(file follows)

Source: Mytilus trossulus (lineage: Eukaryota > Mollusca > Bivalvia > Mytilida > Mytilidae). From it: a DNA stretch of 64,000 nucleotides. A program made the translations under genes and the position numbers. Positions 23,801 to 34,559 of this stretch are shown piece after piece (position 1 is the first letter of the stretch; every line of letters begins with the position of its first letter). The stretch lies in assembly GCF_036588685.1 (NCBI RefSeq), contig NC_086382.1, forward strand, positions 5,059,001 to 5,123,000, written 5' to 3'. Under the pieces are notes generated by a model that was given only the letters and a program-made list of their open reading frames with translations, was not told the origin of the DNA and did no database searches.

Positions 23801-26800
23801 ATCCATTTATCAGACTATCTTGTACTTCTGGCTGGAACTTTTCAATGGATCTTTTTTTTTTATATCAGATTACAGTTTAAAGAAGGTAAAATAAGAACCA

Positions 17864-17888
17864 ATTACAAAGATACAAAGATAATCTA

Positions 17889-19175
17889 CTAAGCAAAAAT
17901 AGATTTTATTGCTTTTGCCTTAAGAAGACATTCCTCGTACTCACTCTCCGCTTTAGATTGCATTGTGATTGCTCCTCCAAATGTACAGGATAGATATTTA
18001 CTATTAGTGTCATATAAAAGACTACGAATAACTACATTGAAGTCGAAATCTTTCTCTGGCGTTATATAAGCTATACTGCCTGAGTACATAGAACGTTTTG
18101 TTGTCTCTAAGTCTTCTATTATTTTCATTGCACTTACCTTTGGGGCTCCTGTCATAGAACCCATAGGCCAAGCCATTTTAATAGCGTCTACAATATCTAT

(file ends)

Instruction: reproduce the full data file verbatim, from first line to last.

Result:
Source: Mytilus trossulus (lineage: Eukaryota > Mollusca > Bivalvia > Mytilida > Mytilidae). From it: a DNA stretch of 64,000 nucleotides. A program made the translations under genes and the position numbers. Positions 23,801 to 34,559 of this stretch are shown piece after piece (position 1 is the first letter of the stretch; every line of letters begins with the position of its first letter). The stretch lies in assembly GCF_036588685.1 (NCBI RefSeq), contig NC_086382.1, forward strand, positions 5,059,001 to 5,123,000, written 5' to 3'. Under the pieces are notes generated by a model that was given only the letters and a program-made list of their open reading frames with translations, was not told the origin of the DNA and did no database searches.

Positions 23801-26800
23801 ATCCATTTATCAGACTATCTTGTACTTCTGGCTGGAACTTTTCAATGGATCTTTTTTTTTTATATCAGATTACAGTTTAAAGAAGGTAAAATAAGAACCA

Positions 17864-17888
17864 ATTACAAAGATACAAAGATAATCTA

Positions 17889-19175
17889 CTAAGCAAAAAT
17901 AGATTTTATTGCTTTTGCCTTAAGAAGACATTCCTCGTACTCACTCTCCGCTTTAGATTGCATTGTGATTGCTCCTCCAAATGTACAGGATAGATATTTA
18001 CTATTAGTGTCATATAAAAGACTACGAATAACTACATTGAAGTCGAAATCTTTCTCTGGCGTTATATAAGCTATACTGCCTGAGTACATAGAACGTTTTG
18101 TTGTCTCTAAGTCTTCTATTATTTTCATTGCACTTACCTTTGGGGCTCCTGTCATAGAACCCATAGGCCAAGCCATTTTAATAGCGTCTACAATATCTAT